Battle of Chamkaur
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|Battle of Chamkaur|
|Part of Mughal-Sikh Wars|
|Commanders and leaders|
|Wazir Khan||Guru Gobind Singh|
|1000||48: Guru Gobind Singh, 40 Sikhs, Panj Piare, Sahibzada Ajit Singh, Sahibzada Jujhar Singh|
|Casualties and losses|
The Battle Of Chamkaur or also known as Battle Of Chamkaur Sahib was a battle fought between the Khalsa led by Guru Gobind Singh against the Mughal forces led by Wazir Khan. Guru Gobind Singh makes a reference to this battle in Zafarnamah. He tells how a thousand of Mughal troops attacked his men.
Preamble to the battle 
After the Guru left Anandpur on the night of December 6 to 7, 1705, they had crossed the Sarsa river and stopped in Chamkaur. They asked permission of the city chief for shelter to rest for the night in their garhi or haveli. The older brother thought giving him shelter would be dangerous so he refused. But the younger brother gave permission to let them stay there for the night.
Despite giving assurance of safe conduct, the Mughals soldiers were looking for Guru Gobind Singh, to take his head as a trophy. After learning that the party of Sikhs had taken shelter in the haveli, they laid siege upon it.
The Mughals had a force of over 1000 (one thousand) consisting of Rajput, Pathan, and Turk regiments. The Guru only commanded 40 men on the eve of the battle. The actual battle is said to have taken place outside a mudfort where the Guru was resting. Negotiations broke down and the Sikh soldiers chose to engage the overwhelming Mughal forces, thus allowing their Guru to escape. A "Gurmatta" or consensus amongst the Sikhs compelled Gobind Singh to obey the will of the majority and escape by cover of night. It is alleged that the Sikh warriors were able to engage the Mughal troops in majority due to training in the Sikh martial art of "Shastarvidya". All the Sikhs guarding the Guru were killed in the battle.
Zafarnama or "Epistle of Victory" is a letter that was written by Guru Gobind Singh to the then Mughal Emperor Aurangzeb. Zafarnama vividly describes what happened at Chamkaur, and also holds Aurangzeb responsible for what occurred and promises he broke:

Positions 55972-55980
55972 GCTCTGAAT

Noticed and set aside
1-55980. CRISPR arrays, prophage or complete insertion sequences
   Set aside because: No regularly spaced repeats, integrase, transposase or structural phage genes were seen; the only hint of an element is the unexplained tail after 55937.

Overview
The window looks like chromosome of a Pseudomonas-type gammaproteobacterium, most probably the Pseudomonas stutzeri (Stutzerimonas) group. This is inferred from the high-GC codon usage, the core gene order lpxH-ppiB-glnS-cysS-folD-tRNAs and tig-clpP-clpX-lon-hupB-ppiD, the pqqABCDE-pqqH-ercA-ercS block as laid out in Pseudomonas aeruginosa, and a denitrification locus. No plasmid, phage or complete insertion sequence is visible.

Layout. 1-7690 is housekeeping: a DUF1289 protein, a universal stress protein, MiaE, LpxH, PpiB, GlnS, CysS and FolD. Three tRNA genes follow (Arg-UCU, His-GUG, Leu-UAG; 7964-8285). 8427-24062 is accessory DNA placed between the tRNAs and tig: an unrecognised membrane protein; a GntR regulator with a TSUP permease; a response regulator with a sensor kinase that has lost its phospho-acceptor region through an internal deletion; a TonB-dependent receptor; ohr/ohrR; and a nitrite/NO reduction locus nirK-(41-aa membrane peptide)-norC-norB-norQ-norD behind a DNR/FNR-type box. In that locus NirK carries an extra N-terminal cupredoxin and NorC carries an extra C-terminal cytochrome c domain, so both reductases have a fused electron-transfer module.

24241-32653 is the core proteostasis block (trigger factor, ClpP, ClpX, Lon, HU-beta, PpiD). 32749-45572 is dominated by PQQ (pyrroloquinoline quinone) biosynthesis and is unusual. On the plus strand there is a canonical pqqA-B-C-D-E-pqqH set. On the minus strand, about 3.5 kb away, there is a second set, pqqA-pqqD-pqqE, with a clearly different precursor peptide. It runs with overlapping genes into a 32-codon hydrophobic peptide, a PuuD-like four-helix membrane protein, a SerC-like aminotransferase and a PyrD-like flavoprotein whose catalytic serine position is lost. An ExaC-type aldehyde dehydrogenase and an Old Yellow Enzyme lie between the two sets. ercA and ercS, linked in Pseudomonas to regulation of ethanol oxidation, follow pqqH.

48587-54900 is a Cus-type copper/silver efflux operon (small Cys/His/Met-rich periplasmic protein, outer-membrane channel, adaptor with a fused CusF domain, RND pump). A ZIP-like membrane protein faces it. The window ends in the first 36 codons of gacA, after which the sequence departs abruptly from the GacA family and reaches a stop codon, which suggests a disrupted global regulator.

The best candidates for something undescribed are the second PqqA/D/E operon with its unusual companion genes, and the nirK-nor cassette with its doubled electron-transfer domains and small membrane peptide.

13: Aurangzeb! I have no trust in your oaths anymore. (You have written that) God is one and that He is witness (between us).
14: I don't have trust equivalent to even a drop (of water) in your generals (who came to me with oaths on Quran that I will be given safe passage out of Anandgarh Fort). They were all telling lies.
15: If anyone trusts (you) on your oath on Quran, that person is bound to be doomed in the end.
After his escape from Chamkaur, the exhausted Guru is said to have been carried by two Pathans, (Ghani Khan and Nabi Khan), to Jatpur where he was received by the local Muslim chieftain. He later went to Dina, and stayed at Bhai Desa Singh's house, where he is said to have written "Zafarnama" in Persian, in 111 versions.
The end of the battle 
As day broke, the Mughals launched an all out attack on the fortress overwhelmed the mud fort and all the Sikh warriors were massacred. The Sikhs themselves chose martyrdom over surrender. Sikhs went to fight in small groups (5 or 6 persons) out of the fort and did not come back.
After finding out that the Guru had escaped, the Mughals started searching the woods and the area surrounding Chamkaur.
The Mughals hastily chased after the Guru once they realised he had escaped. Guru Gobind Singh made a last stand against the Mughals at Muktsar,, however, by then Aurangzeb had started to sue for peace. The battle of Muktsar was the last battle fought by Guru Gobind Singh.
... But still when the lamp of daylight (sun) set and the queen of night (moon) came up, then my protector (God) gave me passage and I escaped safely, not even a hair on my body was harmed.
The Guru emphasised how he was proud that his sons had died fighting in battle, and that he had 'thousands of sons – the Singhs'. He also said that he would never trust Aurengzeb again due to his broken promises and lies.
- Ralhan, O.P (1997). The Great Gurus Of The Sikhs. Anmol Publications PVT LTD. p. 154. ISBN 81-7488-479-3. "... the word used to describe the number of Mughal soldiers is "Dahlakh". It is a Persian word and historians translate it meaning as "infinite" or "Ten Lakh"."
- Singha, H. S (2000). The encyclopedia of Sikhism (over 1000 entries). Hemkunt Press. p. 43. ISBN 978-81-7010-301-1. Retrieved December 22, 2011.
- Major Nahar Singh Jawandha (2010). Glimpses of Sikhism. New Delhi, India: Sandun Publishers. p. 48. ISBN 978-93-8021-325-5.
See also